HOW TO LIFESTYLE

HOW TO Make A Terrarium with Decorator’s Notebook

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Since discovering Decorator’s Notebook, we’ve been poring over their wonderful selection of ethical products and beautifully designed homewares. We’ve also grown rather partial to their blog, which offers some expert advice on how to style and use the pieces in their shop. Penned by Bethan John, here’s a step-by-step guide to making a little terrarium of your own for your home, office or studio…

Historically, I’ve taken issue with house plants on this blog. But recently, I’ve been experiencing something of a conversion to terrariums. With these cute little indoor gardens I can move away from the straggling, dust-gathering house plants I remember from my student days to a neat and contained container of low-maintenance plants that even I can keep looking fresh. As we’ve recently expanded our terrarium collection at the Decorator’s Notebook shop I thought it would be a good idea to share some tips for how to make your own terrarium and ideas for suitable terrarium plants that will look lovely and stay healthy in your home.

You Will Need

Succulents, cacti or a small house plant

Compost

Sand

Any kind of decorative gravel

Method

Choose the vessel for your terrarium. The ones from Decorator’s Notebook have one open side which makes the terrariums easy to fill and helps maintain and environment at the right humidity for plants like succulents and cacti. If you choose a lidded jar, add a couple of spoonfuls of activated charcoal to the soil which will help absorb moisture, which can cause plants to rot. You can find Decorator’s Notebook’s terrariums here.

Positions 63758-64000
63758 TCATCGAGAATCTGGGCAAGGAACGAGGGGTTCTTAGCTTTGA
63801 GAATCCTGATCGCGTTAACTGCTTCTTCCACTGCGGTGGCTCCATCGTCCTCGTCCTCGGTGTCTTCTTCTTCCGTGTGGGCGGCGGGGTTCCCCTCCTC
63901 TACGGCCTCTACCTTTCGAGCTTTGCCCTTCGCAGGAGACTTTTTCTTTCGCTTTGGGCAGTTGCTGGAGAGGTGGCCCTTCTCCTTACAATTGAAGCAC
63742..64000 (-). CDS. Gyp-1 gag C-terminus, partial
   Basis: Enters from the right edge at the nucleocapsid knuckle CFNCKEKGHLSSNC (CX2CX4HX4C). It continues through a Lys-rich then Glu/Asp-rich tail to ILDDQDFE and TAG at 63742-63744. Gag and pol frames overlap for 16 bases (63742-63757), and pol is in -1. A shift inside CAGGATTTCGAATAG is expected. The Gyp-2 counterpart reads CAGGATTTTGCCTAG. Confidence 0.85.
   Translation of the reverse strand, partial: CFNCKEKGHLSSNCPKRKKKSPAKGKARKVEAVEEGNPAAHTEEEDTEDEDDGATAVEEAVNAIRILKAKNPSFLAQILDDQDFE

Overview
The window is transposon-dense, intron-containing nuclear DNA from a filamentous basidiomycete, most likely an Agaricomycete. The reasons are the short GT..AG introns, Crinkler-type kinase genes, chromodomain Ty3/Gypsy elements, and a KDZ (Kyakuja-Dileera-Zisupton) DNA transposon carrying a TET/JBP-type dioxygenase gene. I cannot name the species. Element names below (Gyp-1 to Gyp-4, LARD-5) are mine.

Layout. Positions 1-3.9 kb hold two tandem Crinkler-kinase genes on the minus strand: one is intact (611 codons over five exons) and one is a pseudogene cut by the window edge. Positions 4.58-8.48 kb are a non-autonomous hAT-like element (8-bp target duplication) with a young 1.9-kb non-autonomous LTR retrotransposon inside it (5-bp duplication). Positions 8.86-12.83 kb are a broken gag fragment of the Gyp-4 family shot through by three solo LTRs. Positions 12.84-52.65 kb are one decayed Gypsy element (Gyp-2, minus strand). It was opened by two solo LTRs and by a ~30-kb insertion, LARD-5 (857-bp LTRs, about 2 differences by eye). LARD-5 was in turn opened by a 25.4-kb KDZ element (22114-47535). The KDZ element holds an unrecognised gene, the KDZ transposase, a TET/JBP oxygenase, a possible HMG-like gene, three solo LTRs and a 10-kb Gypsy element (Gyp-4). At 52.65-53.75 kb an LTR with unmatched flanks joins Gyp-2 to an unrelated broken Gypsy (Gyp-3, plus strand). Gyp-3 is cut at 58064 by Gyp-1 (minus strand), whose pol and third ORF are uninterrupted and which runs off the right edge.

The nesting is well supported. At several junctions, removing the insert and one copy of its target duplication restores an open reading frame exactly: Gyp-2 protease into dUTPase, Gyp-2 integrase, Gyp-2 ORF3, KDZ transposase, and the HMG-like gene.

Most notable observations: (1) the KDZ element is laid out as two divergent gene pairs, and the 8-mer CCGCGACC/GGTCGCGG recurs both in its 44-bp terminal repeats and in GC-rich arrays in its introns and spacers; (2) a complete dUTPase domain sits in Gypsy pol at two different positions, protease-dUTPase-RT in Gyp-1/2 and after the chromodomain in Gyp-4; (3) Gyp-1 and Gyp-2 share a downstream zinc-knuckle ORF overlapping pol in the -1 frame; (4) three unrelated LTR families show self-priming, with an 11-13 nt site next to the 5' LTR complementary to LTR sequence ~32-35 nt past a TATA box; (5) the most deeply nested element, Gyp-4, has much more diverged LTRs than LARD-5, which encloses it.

Place a layer of gravel or sand in the base of your terrarium and level it off. This is important for drainage.

Next, add a thin layer of soil. For cacti and succulents, use a special cactus compost mix which contains more grit, or simply mix together normal compost and sand to make your own (30% sand, 70% soil).

Carefully add your plants one by one, packing more soil fairly tightly around the roots of each plant. Wear gardening gloves if your plants are spiky. I found a spoon useful for adding the soil so I could get it exactly where I wanted it.

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Finish your terrarium with some decorative gravel or more sand to cover the surface of the soil. My lovely sparkly white gravel is designed for fish tanks and came from the local pet shop! For a more woodland look you could use moss instead.

If you like, you can add extra decorations at this stage, such as larger pebbles, crystals, shells or even figurines.

Read on to see three different terrariums I made with plant choice ideas…

Best succulent plants for terrariums: houseleek (Sempervivum), rolling hen-and-chicks (Jovibarba), tree houseleek (Aeonium), Mexican hens-and-chicks (Echeveria), stonecrop (Sedum).

Best trailing plants for hanging terrariums: variegated ivy (Hedera helix), maidenhair fern (Adiantum), string of pearls (Senecio rowleyanus), Chinese money plant (pilea peperomioides), donkey’s tail (Sedum morganianum).

Best cactus plants for terrariums: pincushion cactus (Mammillaria), ball cactus (Parodia), fairy castle cactus (cereus tetragonus), zebra cactus (Haworthia), spider cactus (gymnocalyceum).

Watering Tips

Water your terrarium only when the soil feels try. Place your terrarium in the sink, water and allow all the excess to drain away – terrarium plants should never sit with their roots in water. Always place glass and metal framed terrariums on a waterproof surface or coaster to avoid damp damaging woodwork. Succulent plants and cacti will need water far less frequently as they store water in their leaves and prefer dry conditions. Follow these simple rules and your terrarium should keep looking fresh and healthy for many months.

The lovely terrariums in this post are all from Decorator’s Notebook. If you’ve been inspired to create your own mini indoor garden, check out the terrarium collection here and get growing.

 

 

 

Words: Bethan John
Photography: Joe John for Decorator’s Notebook

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